Police were warned about London terror suspect: brother

The family of a man charged with attempted murder after a stabbing at London Underground train station in a suspected terror attack had earlier called the authorities to warn them of his erratic behaviour, his brother said.

Mohamed Mire said that his brother Muhaydin, who appeared in court Monday, suffered from paranoia and hallucinations made worse by drug use, but that he was judged as no threat to the public.

"Drugs influenced him, just cannabis," he told Channel 4 News.

"It gave him mental problem. He was diagnosed by doctors and treated in 2007 for paranoia. He was in hospital for three months in 2007." After recovering from that bout, the suspect went on to work for taxi firm Uber but "then he got back into the same thing and went a bit crazy," said the brother.

"That started in August of this year. He started calling me up and saying odd things.

"Not radical, it's a bit like jumping around talking nonsense and sort of like talking saying he's seeing demons and stuff, people following him.

"We tried to call the local authority, they could not help him because they said he's no harm to people and he's no harm to himself.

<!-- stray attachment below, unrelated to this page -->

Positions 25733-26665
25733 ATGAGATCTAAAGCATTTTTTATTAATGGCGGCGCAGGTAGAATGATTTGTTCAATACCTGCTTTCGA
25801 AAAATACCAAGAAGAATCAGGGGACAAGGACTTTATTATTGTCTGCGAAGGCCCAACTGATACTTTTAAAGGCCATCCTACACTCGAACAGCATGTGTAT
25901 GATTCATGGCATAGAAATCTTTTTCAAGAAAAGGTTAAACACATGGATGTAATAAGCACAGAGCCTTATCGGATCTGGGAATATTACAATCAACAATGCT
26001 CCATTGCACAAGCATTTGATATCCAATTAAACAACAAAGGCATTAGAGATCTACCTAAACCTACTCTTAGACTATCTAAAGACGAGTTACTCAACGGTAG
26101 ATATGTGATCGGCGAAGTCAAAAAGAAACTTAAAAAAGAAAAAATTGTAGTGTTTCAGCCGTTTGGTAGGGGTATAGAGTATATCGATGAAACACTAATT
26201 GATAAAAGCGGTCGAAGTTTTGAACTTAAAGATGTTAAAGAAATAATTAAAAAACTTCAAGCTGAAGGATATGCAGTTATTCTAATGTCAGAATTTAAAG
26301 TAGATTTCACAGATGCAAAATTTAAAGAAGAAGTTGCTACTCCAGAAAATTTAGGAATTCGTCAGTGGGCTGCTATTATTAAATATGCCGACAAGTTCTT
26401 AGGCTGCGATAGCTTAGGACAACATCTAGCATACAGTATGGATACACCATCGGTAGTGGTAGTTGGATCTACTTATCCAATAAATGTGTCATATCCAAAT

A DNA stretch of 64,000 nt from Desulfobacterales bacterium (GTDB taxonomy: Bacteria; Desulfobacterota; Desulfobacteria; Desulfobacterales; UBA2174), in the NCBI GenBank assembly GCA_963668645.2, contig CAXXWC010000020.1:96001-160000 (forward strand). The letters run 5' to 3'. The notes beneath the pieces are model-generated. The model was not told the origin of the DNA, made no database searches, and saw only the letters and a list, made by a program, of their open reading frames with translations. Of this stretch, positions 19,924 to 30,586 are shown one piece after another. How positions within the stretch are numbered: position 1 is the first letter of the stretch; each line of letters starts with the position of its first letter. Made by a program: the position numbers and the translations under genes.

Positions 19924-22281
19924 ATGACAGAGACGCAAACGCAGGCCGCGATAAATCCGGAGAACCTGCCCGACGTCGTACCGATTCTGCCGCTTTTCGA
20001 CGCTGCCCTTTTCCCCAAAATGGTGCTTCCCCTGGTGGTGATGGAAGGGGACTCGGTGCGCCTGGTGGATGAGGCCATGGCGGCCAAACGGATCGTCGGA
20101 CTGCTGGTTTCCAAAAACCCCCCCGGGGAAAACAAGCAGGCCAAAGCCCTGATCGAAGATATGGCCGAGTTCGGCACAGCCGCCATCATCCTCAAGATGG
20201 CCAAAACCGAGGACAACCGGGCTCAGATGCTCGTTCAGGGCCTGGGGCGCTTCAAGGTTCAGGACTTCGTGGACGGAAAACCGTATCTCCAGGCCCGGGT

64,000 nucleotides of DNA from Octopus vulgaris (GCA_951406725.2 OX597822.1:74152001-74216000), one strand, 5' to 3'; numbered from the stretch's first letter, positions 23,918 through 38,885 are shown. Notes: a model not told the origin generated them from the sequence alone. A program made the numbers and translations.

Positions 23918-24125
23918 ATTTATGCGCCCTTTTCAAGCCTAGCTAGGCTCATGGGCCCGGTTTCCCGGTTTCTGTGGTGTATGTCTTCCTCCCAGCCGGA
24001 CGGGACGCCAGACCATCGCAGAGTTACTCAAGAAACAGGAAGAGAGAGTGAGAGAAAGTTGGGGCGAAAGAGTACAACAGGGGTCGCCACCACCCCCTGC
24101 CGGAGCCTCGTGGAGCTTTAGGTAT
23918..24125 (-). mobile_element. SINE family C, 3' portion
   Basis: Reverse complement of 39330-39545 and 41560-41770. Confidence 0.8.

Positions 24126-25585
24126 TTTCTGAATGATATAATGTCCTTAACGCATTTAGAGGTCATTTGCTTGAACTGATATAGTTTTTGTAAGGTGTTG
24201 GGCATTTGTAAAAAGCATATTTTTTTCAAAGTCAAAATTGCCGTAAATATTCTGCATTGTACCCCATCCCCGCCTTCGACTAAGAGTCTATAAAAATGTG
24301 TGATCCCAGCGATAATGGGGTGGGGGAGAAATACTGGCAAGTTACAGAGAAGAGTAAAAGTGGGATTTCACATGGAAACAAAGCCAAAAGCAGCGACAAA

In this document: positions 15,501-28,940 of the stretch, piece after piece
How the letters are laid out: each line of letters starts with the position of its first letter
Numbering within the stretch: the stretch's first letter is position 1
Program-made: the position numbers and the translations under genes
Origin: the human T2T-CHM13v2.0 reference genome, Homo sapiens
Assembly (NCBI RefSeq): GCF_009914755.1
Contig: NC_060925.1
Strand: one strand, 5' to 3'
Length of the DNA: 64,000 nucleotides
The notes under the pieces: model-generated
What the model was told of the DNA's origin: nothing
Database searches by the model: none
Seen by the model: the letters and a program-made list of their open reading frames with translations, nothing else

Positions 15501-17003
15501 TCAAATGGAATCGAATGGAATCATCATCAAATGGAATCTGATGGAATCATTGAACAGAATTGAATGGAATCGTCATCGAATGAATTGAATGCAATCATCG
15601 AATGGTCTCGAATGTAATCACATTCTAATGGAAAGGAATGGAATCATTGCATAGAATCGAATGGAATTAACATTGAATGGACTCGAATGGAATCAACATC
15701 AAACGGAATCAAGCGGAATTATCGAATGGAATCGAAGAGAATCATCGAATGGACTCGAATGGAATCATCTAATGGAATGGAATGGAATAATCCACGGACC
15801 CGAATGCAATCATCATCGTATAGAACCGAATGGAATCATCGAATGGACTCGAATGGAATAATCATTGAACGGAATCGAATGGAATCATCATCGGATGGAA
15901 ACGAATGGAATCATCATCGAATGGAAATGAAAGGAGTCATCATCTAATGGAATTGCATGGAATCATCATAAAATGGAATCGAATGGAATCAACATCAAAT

"I talked to the police and they came and looked at him and that was 22 October." Muhaydin Mire, 29, from east London, is accused of attempting to murder a 56-year-old man at Leytonstone station on Saturday night, shortly after he and his family had agreed for him to leave Britain.

"I decided to book a ticket for him on this Sunday. He was okay as far as I know," said the brother. "He wanted to go." During Monday's brief hearing, Mire spoke only to confirm his name, date of birth and address and was remanded in custody until Friday when he will again appear at the Old Bailey in London.

Prosecutors allege that Mire punched his victim to the ground and repeatedly kicked him before taking hold of the victim's head and cutting a 12-centimetre wound in his neck.

The victim, referred to in court as Male A, was in surgery for five hours after the attack, the prosecution said.

Prosecutors also allege that images and flags associated with Islamic State jihadists were subsequently found on Mire's mobile phone.